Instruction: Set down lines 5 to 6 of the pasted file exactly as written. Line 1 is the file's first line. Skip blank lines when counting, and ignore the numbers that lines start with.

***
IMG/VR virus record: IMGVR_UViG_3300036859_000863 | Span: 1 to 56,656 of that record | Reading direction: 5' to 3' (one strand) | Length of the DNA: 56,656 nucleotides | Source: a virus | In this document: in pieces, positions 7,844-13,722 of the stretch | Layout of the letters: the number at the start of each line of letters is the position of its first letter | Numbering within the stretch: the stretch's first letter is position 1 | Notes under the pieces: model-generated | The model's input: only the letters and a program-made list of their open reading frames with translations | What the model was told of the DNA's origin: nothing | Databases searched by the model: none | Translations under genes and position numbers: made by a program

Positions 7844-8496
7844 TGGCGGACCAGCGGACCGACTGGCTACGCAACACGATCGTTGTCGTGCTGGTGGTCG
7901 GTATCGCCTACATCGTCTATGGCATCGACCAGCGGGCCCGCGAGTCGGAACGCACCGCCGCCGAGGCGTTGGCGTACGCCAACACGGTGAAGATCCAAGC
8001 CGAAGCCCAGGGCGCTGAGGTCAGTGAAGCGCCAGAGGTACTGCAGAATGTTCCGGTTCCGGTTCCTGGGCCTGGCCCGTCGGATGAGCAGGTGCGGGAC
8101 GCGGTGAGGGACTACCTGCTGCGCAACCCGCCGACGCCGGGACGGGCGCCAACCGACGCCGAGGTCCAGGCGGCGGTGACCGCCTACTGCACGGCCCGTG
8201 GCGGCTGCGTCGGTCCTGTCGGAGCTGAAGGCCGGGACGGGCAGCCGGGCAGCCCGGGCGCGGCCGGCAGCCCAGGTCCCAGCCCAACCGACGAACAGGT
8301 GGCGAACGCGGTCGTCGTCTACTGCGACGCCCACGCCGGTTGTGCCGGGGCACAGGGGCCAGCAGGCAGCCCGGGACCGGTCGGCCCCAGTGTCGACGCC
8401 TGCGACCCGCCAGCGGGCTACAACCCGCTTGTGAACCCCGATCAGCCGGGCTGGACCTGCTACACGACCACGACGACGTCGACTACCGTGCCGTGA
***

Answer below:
8001 CGAAGCCCAGGGCGCTGAGGTCAGTGAAGCGCCAGAGGTACTGCAGAATGTTCCGGTTCCGGTTCCTGGGCCTGGCCCGTCGGATGAGCAGGTGCGGGAC
8101 GCGGTGAGGGACTACCTGCTGCGCAACCCGCCGACGCCGGGACGGGCGCCAACCGACGCCGAGGTCCAGGCGGCGGTGACCGCCTACTGCACGGCCCGTG